Borough of Duryea v. Guarnieri: New Supreme Court § 1983 Public Employee Petition Clause Case
Borough of Duryea v. Guarnieri: § 1983, Public Employees and the Petition Clause
The Supreme Court in 2011 handed down Borough of Duryea v. Guarnieri, 131 S. Ct. — (2011), which expressly rejected the minority position of the Third Circuit–see San Filippo v. Bongiovanni, 30 F.3d 424 (3d Cir. 1994)–and adopted that of the other circuits. Specifically, the Court held that a public employee who claims government employer retaliation in violation of the Petition Clause must demonstrate that his or her petition raises a matter of public concern and is not just a private grievance. Otherwise, the public employee may not rely on the Petition Clause.
In the case before the Court, the § 1983 plaintiff, a former police chief, alleged retaliation because he had both filed a grievance and brought his § 1983 action against the defendant borough. A jury awarded compensatory damages to the plaintiff and the Third Circuit affirmed, relying on its position that the Petition Clause may be used in public employee retaliation cases even if grievances and lawsuits giving rise to the alleged retaliation involved matters of private concern.
The Court, in an opinion by Justice Kennedy, reversed. It assumed that both grievances and lawsuits were generally protected by the Petition Clause but emphasized that its decision in this case related only to Petition Clause claims by public employees against their government employers. It then went on to rule that in the public employment setting, the Petition Clause was no broader in scope than the Free Speech Clause which had long had a public concern requirement. See Connick v. Myers, 461 U.S. 138 (1983).
(See also Pickering v. Board of Educ., 391 U.S. 563 (1968), dealing with balancing where public employee speech involves a matter of public concern, and Garcetti v. Ceballos, 547 U.S. 410 (2006), which excluded Free Speech Clause protection from government employer retaliation for public employee speech that is part of the employee’s job responsibilities; I extensively criticize Garcetti in my post of December 8, 2009).
Like speech, the Court argued, petitions could interfere with the efficient and effective operation of government; indeed, lawsuits were often even more disruptive than speech because they called for a government response. Further, judicial second-guessing and intervention imposed significant costs on government employers. Where a petition such as a grievance raised only an issue of private concern, the public employee was not acting as a citizen but was rather complaining to the government as employer, not as sovereign. Such a public employee should accordingly not be protected by the Petition Clause any more than a public employee raising an issue of private concern was protected by the Free Speech Clause under Connick.
The Court maintained that its view of the Petition Clause derived considerable support from the historical record. It pointed out that many petitions historically had dealt with matters of public concern, even if others may have raised matters of private concern only.
The Court then vacated and remanded, noting that the public concern issue had not been addressed by the lower courts.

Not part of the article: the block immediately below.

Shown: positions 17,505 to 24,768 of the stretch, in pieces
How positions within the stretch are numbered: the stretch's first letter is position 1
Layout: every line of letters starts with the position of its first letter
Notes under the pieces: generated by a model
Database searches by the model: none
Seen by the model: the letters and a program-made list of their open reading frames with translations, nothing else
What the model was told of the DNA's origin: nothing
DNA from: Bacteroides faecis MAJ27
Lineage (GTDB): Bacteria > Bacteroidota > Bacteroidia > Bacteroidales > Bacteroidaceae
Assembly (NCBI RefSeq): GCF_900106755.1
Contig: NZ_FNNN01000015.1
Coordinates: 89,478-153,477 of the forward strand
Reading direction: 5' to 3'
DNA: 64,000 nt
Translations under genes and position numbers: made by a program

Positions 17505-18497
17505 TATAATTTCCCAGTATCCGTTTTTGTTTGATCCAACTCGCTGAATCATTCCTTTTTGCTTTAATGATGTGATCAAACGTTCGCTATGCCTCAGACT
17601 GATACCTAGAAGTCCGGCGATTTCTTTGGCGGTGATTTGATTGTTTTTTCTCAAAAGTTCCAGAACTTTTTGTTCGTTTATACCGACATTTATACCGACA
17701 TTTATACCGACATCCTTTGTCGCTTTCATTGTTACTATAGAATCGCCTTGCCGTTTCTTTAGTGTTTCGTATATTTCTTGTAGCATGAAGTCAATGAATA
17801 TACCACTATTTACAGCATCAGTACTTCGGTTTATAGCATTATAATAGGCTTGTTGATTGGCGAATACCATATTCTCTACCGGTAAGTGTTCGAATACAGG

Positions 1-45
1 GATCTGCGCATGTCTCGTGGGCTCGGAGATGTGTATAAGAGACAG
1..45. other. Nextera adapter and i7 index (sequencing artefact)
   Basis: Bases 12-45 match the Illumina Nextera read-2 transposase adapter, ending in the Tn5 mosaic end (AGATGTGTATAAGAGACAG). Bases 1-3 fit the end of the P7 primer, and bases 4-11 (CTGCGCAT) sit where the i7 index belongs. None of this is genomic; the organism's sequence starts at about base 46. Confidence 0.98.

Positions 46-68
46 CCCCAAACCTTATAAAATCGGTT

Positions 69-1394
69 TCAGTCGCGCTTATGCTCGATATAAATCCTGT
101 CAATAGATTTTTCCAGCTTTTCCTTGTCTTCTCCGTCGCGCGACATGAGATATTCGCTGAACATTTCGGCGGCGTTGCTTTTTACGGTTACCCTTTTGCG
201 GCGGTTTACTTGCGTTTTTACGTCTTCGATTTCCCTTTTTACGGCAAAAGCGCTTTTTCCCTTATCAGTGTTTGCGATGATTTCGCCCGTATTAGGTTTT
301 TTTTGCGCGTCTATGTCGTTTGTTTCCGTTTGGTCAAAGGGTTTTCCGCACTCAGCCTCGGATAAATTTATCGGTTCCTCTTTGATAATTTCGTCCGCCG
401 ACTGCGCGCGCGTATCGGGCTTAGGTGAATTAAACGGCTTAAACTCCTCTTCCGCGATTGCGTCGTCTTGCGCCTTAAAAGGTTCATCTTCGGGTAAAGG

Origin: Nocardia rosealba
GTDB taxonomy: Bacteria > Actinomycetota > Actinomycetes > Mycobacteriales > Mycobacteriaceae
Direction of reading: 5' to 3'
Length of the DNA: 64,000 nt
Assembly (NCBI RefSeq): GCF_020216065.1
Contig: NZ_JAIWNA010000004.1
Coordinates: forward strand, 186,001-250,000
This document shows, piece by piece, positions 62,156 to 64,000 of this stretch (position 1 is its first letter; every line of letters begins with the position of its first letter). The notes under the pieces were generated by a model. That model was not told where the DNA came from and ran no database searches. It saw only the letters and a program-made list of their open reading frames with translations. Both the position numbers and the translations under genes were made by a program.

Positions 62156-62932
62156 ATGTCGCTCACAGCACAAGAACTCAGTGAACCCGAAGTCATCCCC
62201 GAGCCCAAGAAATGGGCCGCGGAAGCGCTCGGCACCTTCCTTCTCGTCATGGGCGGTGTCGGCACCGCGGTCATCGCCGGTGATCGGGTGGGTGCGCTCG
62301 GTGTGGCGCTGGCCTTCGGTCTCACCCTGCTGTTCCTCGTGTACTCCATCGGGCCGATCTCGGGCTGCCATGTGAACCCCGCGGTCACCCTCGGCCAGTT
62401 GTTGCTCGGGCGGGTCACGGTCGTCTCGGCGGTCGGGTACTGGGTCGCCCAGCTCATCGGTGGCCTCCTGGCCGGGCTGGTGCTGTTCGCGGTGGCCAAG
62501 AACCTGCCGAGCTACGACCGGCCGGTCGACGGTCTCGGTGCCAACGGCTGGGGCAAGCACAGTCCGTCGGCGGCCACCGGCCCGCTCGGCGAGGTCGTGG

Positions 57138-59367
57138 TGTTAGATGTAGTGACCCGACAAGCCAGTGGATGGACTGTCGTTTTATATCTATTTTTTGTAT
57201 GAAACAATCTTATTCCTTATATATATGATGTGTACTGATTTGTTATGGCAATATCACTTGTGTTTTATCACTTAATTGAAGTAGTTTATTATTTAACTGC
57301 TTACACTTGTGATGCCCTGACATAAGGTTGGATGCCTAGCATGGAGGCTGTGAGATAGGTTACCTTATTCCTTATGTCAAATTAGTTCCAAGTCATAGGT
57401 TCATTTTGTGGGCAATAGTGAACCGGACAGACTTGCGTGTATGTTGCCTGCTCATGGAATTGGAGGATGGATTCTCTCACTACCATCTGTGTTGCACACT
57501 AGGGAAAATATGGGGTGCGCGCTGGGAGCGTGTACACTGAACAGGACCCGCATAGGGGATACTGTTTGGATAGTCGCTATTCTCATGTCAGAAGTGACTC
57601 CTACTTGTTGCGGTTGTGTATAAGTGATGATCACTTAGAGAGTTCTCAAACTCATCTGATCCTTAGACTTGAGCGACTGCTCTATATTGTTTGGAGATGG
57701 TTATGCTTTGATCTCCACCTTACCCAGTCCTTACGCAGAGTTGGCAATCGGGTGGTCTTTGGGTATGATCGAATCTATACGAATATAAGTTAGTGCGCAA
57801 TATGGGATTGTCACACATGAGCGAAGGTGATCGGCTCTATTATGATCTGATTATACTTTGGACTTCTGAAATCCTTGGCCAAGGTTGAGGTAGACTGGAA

The Opinions of Justices Thomas and Scalia
Justice Thomas concurred in the judgment. He questioned whether lawsuits were even petitions for Petition Clause purposes, and also stated (in agreement with Justice Scalia on this point) that the Petition Clause was not applicable to petitions by public employees unless they were addressed to the government in its capacity as sovereign.
Justice Scalia concurred in the judgment in part and dissented in part. Among other things, he disagreed with the Court’s application of the public concern requirement of the Free Speech Clause to the Petition Clause. Interestingly, and in an apparent attempt to provide some unique content to the Petition Clause, he argued instead that the proper inquiry in Petition Clause cases was whether the public employee’s claim under the Petition Clause was addressed to the government in its capacity as employer or sovereign. If the former, it could not go forward; if the latter, then it could. Thus, in this case the plaintiff’s Petition Clause claim based on his grievance could not go forward, while the claim based on his § 1983 lawsuit could conceivably go forward because he was not an employee of the federal government to whom the § 1983 lawsuit was addressed.
1. Guarnieri was not a surprising decision either in result or in its reasoning. The Third Circuit was out there all alone on this issue. Also, it was Justice Kennedy, the author of Garcetti, who wrote Guarnieri.
2. As a practical matter, the Supreme Court in Guarnieri brought public employee Petition Clause claims in line with its approach to both public employee Free Speech Clause claims and public employee Equal Protection Clause claims. See Engquist v. Oregon Dept. of Agriculture, 553 U.S. 591 (2008), on the last. In all three of these public employee situations, the Court’s decisions, which cut back on the scope of the applicable constitutional right, reflected a weighty concern with efficient government and the costs of judicial intervention that trumped the individual rights implicated.
4. Observe, finally, the Guarnieri imposed a public concern requirement only on § 1983 Petition Clause claims brought by public employees against their governmental employers, and not on § 1983 Petition Clause claims generally.